BBM camp cites BIR execs’ stand on estate tax

SEVERAL officers of the Bureau of Internal Revenue (BIR) have declared that the heirs and administrators of the late President Marcos’s estate cannot be compelled or sued in court for tax evasion, even if they failed to pay the P23-billion (now computed at P203 billion) tax assessment on the latter’s assets, presidential frontrunner Ferdinand Marcos Jr’s camp said Monday.

This, the Marcos camp said, may be deemed a direct rebuff to previous statements of former Supreme Court Associate Justice Antonio Carpio and presidential aspirants Isko Domagoso, Manny Pacquiao and Leni Robredo.

The BIR officials had explained the estate tax is levied on real and personal properties of a dead person and not on the assets owned by his relatives.

“I can’t recall of any individual being sent to jail for non-payment of the said tax,” one of the regional directors said in an earlier interview with Manila Bulletin.

The Supreme Court, noted the Marcos camp, apparently agreed with the BIR official when it said that it is the estate, and not the heir or heirs, which is liable to pay the taxes.

In a decision (Marcos II v. Court of Appeals, G.R. No. 120880; June 5, 1997, 339 PHIL 253-275), the SC stated:

“In the case of notices of levy issued to satisfy the delinquent estate tax, the delinquent taxpayer is the Estate of the decedent, and not necessarily and exclusively, the petitioner as heir of the deceased. In the same vein, in the matter of income tax delinquency of the late president and his spouse, petitioner is not the taxpayer liable.”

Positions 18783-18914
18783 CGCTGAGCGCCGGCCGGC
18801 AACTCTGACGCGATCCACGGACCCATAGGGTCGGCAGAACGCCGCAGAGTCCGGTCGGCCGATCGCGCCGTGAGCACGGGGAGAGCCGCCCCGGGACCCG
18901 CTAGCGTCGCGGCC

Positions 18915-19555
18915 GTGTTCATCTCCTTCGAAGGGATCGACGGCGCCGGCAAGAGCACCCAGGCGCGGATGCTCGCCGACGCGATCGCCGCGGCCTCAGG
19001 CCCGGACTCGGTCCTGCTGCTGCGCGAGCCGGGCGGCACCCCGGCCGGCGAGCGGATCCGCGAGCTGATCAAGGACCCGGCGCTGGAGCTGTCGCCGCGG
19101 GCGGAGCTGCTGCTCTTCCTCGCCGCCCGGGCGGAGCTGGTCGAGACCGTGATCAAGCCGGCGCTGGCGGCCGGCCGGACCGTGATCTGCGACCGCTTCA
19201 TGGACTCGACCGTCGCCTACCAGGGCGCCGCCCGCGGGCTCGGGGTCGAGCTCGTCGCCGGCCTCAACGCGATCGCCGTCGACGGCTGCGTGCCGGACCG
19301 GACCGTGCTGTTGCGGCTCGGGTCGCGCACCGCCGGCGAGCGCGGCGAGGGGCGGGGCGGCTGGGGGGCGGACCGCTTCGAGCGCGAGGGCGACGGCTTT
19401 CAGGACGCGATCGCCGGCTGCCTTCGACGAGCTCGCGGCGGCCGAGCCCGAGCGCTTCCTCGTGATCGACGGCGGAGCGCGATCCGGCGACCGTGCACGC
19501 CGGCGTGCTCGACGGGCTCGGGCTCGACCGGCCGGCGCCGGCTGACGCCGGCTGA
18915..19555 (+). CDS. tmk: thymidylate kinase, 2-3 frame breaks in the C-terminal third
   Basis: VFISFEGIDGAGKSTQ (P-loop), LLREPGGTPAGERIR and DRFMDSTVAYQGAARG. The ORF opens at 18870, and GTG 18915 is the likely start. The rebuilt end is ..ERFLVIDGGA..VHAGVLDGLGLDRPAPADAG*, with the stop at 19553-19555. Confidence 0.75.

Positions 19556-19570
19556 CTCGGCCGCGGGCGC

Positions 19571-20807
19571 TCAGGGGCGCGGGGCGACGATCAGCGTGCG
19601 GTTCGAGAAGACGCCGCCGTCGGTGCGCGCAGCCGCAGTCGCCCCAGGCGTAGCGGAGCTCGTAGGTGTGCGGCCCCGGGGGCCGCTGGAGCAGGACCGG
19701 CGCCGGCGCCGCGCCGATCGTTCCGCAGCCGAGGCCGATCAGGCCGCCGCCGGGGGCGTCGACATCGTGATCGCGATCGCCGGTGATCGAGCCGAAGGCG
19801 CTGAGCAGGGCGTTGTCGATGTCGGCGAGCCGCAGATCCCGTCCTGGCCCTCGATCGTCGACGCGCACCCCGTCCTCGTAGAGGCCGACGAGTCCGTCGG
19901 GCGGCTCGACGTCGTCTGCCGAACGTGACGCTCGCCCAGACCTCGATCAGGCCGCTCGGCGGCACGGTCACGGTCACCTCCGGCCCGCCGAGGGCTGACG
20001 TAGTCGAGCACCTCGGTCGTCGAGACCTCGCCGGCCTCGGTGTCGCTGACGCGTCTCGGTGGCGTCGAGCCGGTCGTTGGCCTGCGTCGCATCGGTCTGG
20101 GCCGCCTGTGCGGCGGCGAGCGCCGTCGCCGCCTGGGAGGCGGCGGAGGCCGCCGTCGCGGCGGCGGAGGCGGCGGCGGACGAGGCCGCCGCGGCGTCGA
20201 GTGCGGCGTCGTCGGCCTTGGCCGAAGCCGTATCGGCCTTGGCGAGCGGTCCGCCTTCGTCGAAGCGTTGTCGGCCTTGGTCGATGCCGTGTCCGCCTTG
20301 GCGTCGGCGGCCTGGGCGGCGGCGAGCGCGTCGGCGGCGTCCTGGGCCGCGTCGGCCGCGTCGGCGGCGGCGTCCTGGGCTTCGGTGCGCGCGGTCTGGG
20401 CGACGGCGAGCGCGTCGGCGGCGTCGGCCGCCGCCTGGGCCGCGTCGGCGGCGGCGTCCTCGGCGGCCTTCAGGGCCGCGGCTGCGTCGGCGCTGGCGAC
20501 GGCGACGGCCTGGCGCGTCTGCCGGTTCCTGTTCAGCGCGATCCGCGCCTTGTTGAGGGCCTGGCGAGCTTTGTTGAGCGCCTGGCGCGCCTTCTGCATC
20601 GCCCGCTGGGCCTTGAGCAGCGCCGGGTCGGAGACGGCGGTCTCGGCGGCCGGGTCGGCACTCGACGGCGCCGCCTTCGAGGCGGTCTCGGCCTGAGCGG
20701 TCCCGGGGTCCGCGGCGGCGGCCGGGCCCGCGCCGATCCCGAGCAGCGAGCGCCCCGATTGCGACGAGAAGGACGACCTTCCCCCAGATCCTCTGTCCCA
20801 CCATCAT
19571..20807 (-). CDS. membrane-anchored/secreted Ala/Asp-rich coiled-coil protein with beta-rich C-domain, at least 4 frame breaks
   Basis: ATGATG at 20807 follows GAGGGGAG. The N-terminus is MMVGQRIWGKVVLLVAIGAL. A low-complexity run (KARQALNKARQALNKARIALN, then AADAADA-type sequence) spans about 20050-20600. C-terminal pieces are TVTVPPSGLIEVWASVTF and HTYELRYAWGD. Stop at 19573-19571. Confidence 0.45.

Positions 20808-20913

The newspaper report cited officials explaining that the proper thing to do under the Tax Code and revenue regulations is to seize and sell in public auction the properties of the deceased to settle the indebtedness.

“That is what we have been doing for years since the death of the former strong man, but the problem nobody was interested in buying them,” the unnamed official added in the Manila Bulletin report.

Earlier, the camp of the former senator denounced the “gutter politics” of rivals framing the estate tax case as a matter of tax evasion when, they said, the litigation over some properties listed in the estate is still pending in court.

“Our rivals are misdirecting everyone by claiming that the case has attained finality when the truth of the matter is, it is still pending in court and the ownership of the properties in litigation has yet to be settled,” said Atty. Vic Rodriguez, spokesman and chief of staff of Marcos.

“That being the case, the fair and just tax base to be used in computing the estate tax cannot yet be established with certainty,” Rodriguez added.

The BIR officials cited in the news report had explained that the bureau has now been negligent in collecting the estate tax.

When the dictator died in 1989, the revenue examiners fixed his estate tax debts at P23 billion. The deficiency tax rose to P203 billion due to the one-time 50 percent surcharge and 20 percent yearly interest.


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